There are many different methods business owners use to efficiently analyze business investment. One of these effective methods is the calculation of the net present value or NPV. The second most effective method would be the calculations of the internal rate of return or IRR. There are also other useful methods as well, for example, the payback rule and the profitability index. Many business owners use the above procedures to help them in their decision making of acquiring other businesses.
“NVP is important to a project because if the cost of the investment is going to be, or is more than the revenue from that project, then it may be more cost effective to shut down the project all together rather than lose more money. If multiple projects are available, then it is wise to first calculate the NPV for each project, choose those that have a positive NPV, and reject the ones that have zero or negative NPVs. Moreover, the IRR method can be used, and generally, they should provide the same ranking of the projects because the projects with high NPV also tend to have high IRR (Hestwood, Lial, Hornsby, & McGinnis 2010)”.
“There are many reasons the IRR is imperative to a company. If the rate of return is insufficient, it means additional cash is out flowing from the company than is inflowing into the company. This could lead to negative working capital. The IRR is imperative for a company to understand, so if necessary, they can afford to finance more activity or if necessary, they then can invest additional money (Hestwood, Lial, Hornsby, & McGinnis 2010)”.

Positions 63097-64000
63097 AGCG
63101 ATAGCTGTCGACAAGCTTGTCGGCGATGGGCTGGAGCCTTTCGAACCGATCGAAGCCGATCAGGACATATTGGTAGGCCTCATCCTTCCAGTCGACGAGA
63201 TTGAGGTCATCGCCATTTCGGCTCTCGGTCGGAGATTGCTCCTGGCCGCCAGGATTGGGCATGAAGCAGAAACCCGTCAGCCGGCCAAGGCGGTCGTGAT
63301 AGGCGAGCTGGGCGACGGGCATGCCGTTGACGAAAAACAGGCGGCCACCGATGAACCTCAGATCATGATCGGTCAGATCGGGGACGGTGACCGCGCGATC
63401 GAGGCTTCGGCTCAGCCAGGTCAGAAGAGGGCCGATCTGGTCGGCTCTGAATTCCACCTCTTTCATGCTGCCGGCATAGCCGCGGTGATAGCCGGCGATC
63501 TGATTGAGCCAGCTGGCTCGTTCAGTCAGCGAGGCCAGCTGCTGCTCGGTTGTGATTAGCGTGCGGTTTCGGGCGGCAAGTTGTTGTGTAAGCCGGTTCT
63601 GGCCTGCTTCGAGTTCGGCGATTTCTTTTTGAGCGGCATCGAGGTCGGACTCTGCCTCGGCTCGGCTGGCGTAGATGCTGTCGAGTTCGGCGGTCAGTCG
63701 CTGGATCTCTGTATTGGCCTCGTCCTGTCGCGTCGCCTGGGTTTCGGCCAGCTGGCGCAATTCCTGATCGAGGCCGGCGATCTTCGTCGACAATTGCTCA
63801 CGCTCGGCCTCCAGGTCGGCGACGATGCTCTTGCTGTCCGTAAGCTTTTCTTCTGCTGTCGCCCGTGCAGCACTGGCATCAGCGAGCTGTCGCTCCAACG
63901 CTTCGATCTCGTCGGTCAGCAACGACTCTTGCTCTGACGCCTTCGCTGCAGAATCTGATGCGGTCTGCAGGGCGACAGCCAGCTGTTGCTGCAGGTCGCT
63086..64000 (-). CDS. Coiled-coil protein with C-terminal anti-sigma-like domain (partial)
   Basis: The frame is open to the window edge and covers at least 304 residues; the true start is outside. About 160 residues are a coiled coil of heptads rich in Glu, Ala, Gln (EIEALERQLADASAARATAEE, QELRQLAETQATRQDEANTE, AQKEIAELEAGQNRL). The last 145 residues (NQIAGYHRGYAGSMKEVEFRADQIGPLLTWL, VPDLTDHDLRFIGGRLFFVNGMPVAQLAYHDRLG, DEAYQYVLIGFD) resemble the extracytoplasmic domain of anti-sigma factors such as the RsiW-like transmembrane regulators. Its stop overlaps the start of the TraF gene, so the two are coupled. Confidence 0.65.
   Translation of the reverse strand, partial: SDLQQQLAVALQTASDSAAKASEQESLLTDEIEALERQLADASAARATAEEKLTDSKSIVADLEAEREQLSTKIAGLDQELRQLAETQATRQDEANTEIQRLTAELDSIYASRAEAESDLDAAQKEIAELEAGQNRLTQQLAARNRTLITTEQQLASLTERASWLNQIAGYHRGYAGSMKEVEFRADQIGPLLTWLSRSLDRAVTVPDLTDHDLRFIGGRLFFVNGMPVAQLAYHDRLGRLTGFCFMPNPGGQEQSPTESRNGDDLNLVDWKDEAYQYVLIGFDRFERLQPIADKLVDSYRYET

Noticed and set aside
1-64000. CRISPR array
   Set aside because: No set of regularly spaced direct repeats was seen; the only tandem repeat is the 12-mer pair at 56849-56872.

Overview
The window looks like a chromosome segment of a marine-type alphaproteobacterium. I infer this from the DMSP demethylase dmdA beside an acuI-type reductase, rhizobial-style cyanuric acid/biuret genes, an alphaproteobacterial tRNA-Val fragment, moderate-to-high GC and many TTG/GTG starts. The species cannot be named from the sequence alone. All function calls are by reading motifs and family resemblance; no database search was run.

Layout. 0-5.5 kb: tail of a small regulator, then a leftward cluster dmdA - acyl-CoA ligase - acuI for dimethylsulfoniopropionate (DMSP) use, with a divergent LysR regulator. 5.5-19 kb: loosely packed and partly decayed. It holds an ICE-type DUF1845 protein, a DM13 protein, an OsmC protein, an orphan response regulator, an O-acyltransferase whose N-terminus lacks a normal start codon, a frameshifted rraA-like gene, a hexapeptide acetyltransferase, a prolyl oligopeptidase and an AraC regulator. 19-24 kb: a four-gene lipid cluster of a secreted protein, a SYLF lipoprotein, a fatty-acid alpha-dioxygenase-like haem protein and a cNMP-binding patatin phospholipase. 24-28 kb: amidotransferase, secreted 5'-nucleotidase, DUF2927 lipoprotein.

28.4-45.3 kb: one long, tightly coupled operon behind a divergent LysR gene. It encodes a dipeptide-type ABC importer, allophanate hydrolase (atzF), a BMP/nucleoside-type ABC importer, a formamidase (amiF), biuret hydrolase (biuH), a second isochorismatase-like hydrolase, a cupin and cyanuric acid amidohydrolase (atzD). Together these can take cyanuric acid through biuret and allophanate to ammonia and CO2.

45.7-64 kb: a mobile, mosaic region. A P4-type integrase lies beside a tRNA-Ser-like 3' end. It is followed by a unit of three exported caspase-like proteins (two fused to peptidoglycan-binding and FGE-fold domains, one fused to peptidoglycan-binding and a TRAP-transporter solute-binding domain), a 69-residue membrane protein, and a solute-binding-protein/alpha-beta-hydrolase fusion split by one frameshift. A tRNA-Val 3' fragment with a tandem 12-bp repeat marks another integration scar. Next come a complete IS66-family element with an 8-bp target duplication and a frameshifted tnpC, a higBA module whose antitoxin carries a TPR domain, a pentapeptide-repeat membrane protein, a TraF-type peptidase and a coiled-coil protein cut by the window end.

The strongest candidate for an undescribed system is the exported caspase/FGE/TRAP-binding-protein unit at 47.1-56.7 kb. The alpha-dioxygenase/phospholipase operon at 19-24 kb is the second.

The formula used to calculate the PV is future value times (1/((1+i^n)) = present value. This calculation is useful in investment analysis to assess if an investment with a promised set amount of return in the future will give a net gain in the present value or will only appear to be increasing but containing the same or even less amount when time value of money is considered. For
References: Hestwood, D., Lial, M., Hornsby, J., & McGinnis, T. (2010). Quantitative reasoning for business. (custom e-text) Boston, MA: Pearson/Addison-Wesley. Sevilla, A., & Somers, K. (2007). Quantitative reasoning: Tools for today’s informed citizen (1st ed). Emeryville, CA: Key College Publishing.